Unfortunately, just as the districts resist changing existing school, their associations - boards, superintendents, principals and teachers - resist the state's effort to open the institution. Let kids enroll in another district? No. Offer a post-secondary option? No. Open to chartered schools? No. Pass a law delegating meaningful authority to the school? No. Disclose revenue and expenditure by school? No.

The associations' insistence that education remain in its public-utility form runs directly against the public interest. And, it is time to say, does not stem entirely from a public interest.

Though their members work in the public sector, these associations are private organizations, protecting and advancing their members' position, control, and (boards excepted) jobs, incomes and security. These are legitimate interests. But they are private interests.

Fortunately, governors and legislators have been willing to stand against this pressure and for the public interest. As Capitol political reporters have noted, a series of Minnesota governors - Wendell Anderson, Al Quie, Rudy Perpich, Arne Carlson, Jesse Ventura - all started tight with the K-12 establishment; then recognized it had to be challenged. As have many courageous legislators in both political parties.

The new-schools strategy will take time. Many people still 'believe' existing schools can change, as if 'hoping' were a strategy. Many don't want school to change. And there will be controversy. To see what works well things will have to be tried, and while some things-tried will succeed, some will not. Many people will of course expect the new to be perfect.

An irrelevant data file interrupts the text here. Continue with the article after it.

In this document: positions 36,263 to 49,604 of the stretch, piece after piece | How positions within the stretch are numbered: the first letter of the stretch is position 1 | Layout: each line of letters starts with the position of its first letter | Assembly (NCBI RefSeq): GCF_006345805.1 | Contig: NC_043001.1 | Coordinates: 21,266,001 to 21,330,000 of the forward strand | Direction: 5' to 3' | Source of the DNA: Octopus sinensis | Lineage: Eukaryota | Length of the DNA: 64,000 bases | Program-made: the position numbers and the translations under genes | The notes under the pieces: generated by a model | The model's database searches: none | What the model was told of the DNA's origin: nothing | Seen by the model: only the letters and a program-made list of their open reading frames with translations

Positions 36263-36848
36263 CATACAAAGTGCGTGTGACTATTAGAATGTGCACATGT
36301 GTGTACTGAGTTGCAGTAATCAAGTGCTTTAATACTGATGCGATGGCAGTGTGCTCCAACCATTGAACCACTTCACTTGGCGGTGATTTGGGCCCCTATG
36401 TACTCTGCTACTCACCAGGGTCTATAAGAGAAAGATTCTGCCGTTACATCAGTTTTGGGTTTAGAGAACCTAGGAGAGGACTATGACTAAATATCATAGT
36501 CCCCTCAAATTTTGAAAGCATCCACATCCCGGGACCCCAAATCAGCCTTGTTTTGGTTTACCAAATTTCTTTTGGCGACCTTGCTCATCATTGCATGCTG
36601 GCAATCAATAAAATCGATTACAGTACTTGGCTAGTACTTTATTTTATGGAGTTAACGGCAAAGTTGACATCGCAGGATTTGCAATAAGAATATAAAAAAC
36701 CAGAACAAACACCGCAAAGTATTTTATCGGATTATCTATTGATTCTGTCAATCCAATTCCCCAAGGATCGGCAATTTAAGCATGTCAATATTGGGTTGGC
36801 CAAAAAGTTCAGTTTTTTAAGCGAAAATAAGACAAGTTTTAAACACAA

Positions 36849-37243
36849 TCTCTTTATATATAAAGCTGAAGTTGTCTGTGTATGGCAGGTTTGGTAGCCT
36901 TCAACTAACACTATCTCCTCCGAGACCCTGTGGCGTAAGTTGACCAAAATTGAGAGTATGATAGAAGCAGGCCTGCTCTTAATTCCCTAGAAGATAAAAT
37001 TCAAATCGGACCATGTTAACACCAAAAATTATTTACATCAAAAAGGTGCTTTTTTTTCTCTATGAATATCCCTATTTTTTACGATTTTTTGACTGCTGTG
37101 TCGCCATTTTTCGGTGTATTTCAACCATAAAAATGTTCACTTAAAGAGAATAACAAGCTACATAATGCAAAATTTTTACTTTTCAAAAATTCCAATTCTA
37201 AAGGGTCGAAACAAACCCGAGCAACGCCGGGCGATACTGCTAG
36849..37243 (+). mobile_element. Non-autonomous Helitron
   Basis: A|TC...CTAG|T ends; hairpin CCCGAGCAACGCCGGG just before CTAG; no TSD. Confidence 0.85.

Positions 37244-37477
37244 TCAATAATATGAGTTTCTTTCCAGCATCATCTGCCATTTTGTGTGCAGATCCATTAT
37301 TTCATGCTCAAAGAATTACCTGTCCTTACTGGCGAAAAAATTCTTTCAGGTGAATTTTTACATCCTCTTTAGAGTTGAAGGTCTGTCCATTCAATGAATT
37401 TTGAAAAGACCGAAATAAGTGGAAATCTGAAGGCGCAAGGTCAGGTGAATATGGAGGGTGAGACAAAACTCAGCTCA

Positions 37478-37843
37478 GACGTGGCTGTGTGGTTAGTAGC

We see this mixed record now with the new schools appearing. In some, students are not learning well or finances are not managed well. Some, however, are demonstrating the potential waiting to be realized: smaller, autonomous, schools able to fix their problems overnight; more use of the internet and web; students more motivated; schools safer and with discipline problems reduced as their culture improves; teachers getting professional opportunities; costs controlled.

Through the final weeks of the 2005 legislative session this is the struggle to watch. State leadership is trying to move with both strategies: expanding its open, new-schools, sector while also doing what it can to improve existing schools. Against this stand the big associations, trying to stop change-by-starting-new, trying to confine policy to a fix-the-existing strategy that cannot work, educationally or financially.

The country's effort to improve education is going to turn on the ability of state policy leadership to add the new-schools strategy that is essential to provide K-12 with the capacity to create 'deep and lasting' change.